TABLE II__________________________________________________________________________Properties of Tetraorganotin CompoundsIntermediate Found Theory Assay B.P. @ PressureCompound % Sn % Cl % Sn % Cl VPC % (mm. of Hg.) nD__________________________________________________________________________Methyltri 34.28 0.12 34.19 0.0 96.2 88-92 @ 0.07 1.4835 @ 21° C.(2-pentyl)tinMethyltri 30.25 0.65 30.50 0.0 93.6 107-114 @ 0.4 1.4904 @ 19° C.(3-hexyl)tinMethyltri 29.28 0.11 30.50 0.0 95.1 103-107 @ 0.15 1.4765 @ 26° C.(4-methyl-2-pentyl)tin__________________________________________________________________________
TABLE III______________________________________Preparation of the Tri(sec-alkyl)tin ChloridesFinal Weight SnCl4 ProductProduct Intermediate (g.) Wt. (g.) Weight______________________________________Tri(2-pentyl) Methyltri(2-pentyl)tin 20.8 15.6 21.4 g.tin chlorideTri(3-hexyl) Methyltri(3-hexyl)tin 68.1 45.6 70.6 g.tin chlorideTri(4-methyl- Methyltri(4-methyl 71.6 47.9 74.6 g.2-pentyl)tin 2-pentyl)tinchloride______________________________________
TABLE 4__________________________________________________________________________Properties of the Tri(sec-alkyl)tin Chlorides Found Theory Assay % Sn % Cl % Sn % Cl VPC % nD__________________________________________________________________________Tri(2-pentyl)tin Chloride 32.34 9.28 32.29 9.65 95.6 1.4956 @ 25° C.Tri(3-hexyl)tin Chloride 28.94 8.67 28.97 8.65 95.9 1.5005 @ 21° C.Tri(4-methyl-2-pentyl) 29.02 8.70 28.97 8.65 94.2 1.4900 @ 23° C.tin Chloride__________________________________________________________________________
The organotin chlorides shown in Table 4 were converted to bis-oxide derivatives in a manner essentially similar to that described above for bis(tri-3-pentyl)tin oxide. Properties of these materials are shown in Table 5 below.
TABLE 5__________________________________________________________________________Properties of Bis[tri(sec-alkyl)tin] oxides Found Theory Assay*Product % Sn % Cl % Sn % Cl % nD__________________________________________________________________________Bis[tri(2-pentyl)tin] 34.58 0 34.95 0 99.6 1.5000 @ 21° C.oxideBis[tri(3-hexyl)tin] 30.90 0.01 31.06 0 99.5 1.5028 5/8 22° C.oxideBis[tri(4-methyl-2- 30.89 0 31.06 0 100 1.4914 @ 22° C.pentyl)tin] oxide__________________________________________________________________________ *by potentiometric titration
The efficacy of five of the compounds disclosed in the foregoing examples in controlling a number of undesirable insects was evaluated using one or more of the test procedures summarized hereinafter.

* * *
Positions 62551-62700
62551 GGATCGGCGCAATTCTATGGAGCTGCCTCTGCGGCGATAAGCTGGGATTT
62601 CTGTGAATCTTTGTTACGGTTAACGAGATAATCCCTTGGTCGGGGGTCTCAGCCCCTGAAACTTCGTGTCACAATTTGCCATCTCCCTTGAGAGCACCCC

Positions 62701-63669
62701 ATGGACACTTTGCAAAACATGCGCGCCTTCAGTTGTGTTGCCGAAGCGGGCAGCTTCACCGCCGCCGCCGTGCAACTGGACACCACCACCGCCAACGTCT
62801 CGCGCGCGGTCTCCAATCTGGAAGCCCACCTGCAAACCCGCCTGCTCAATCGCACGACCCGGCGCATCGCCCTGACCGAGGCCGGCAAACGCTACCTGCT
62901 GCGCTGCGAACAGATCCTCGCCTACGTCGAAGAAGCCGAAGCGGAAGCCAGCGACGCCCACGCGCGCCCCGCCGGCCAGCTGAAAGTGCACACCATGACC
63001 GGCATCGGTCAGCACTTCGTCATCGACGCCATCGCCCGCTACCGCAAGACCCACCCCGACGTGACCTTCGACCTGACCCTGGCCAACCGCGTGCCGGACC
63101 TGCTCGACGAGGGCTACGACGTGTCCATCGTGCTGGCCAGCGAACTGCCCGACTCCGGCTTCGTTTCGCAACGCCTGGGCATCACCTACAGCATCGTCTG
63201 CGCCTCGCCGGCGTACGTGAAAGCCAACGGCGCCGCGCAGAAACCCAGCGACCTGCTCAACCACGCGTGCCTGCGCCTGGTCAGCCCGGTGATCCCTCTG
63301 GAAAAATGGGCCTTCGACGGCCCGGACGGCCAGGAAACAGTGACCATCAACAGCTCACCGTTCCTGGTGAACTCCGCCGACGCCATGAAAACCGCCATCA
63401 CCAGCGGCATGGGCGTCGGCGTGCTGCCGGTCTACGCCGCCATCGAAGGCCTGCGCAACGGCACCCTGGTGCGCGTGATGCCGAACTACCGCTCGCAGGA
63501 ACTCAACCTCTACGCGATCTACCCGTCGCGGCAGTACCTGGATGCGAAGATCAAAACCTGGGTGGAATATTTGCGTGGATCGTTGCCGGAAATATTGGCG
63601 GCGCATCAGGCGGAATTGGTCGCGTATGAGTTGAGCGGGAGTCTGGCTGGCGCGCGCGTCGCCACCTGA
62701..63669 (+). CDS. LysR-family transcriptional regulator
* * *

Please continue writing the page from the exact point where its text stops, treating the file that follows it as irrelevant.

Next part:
A. The insect is placed in an aqueous dispersion containing a specified concentration of the organotin compound. Contact time is two seconds. The larvae were then set aside for six days, at which time the percent mortality was observed.
B. A bean plant is sprayed with an aqueous dispersion containing a specified concentration of organotin compound. The test insect is placed on the treated foliage and remains undisturbed for three days, at which time the percent mortality is observed.
C. A bean plant infested with the insect is sprayed and remains undisturbed for three days, at which time the percent mortality is observed.
D. Five third instar bollworm larvae are placed in petri plates containing a layer of semi-synthetic diet. These larvae are sprayed with 3 cc. of a solution or suspension containing 400 parts per million (ppm) of the chemical. The spraying is accomplished from a distance of 15 inches (38 cm.) using a Spraying Systems Company nozzle type 40100-120. After spraying, the petri dish cover is replaced with a fiber brewer lid to permit limited air exchange. A mortality count is taken following a holding period of up to three days.
The concentrations of active compound in the following tables are expressed in parts per million (ppm) of total dispersion.
TABLE 6______________________________________Activity Against Cabbage Looper (Trichoplusia ni) Pro- % mortality @ × ppmCompound cedure of compound______________________________________ x = 400 100Tri(3-hexyl)tin chloride A 100 80 B 100 100Bis[tri(3-pentyl)tin] oxide A 100 100 B 100 100Bis[tri(2-pentyl)tin] oxide A 100 100 B 100 0pentyl)tin]ethyl-] A 100 100oxide B 100 100Bis[tri(3-hexyl)tin] oxide A 100 100 B 100 100______________________________________
TABLE 7______________________________________Activity Against AphidsUsing Procedure C % mortality @ 100Compound ppm of Compound______________________________________Tri(3-hexyl)tin chloride 100Bis[tri(3-penyl)tin] oxide 100Bis[tri(4-methyl-2-pentyl)tin] oxide 100Bis[tri(3-hexyl)tin] oxide 100______________________________________
TABLE 8______________________________________Activity Against Bollworm Larvae (Heliophis neae)Using Procedure D % mortality @ 400 ppmCompound of compound______________________________________Tri(3-hexyl)tin chloride 80Bis[tri(3-phenyl)tin] oxide 80Bis[tri(2-pentyl)tin] oxide 60Bis[tri(4-methyl-2-pentyl)tin] oxide 60Bis[tri(3-hexyl)tin] oxide 100______________________________________
TABLE 9______________________________________Activity Against Two-Spotted Spider MiteUsing Procedure C With Tricyclohexyltin hydroxide As A Control % mortality rate (ppm compound)Compound 400 200 100 50 25 12.5______________________________________Bis[tri(3-pentyl)tin] oxide 99 99 96 95 94 38Tricyclohexyltin hydroxide 100 100 99 98 55 0______________________________________
The foregoing data demonstrate that at concentrations below 50 parts per million the present compounds are superior to tricyclohexyltin hydroxide, a commercial miticide. At a level of 25 parts per million bis[tri(3-pentyl)tin]oxide was almost twice as efficacious as the control. In practical terms, this means that less of the present compounds are required to effectively control spider mites relative to present commercially available triorganotin compounds.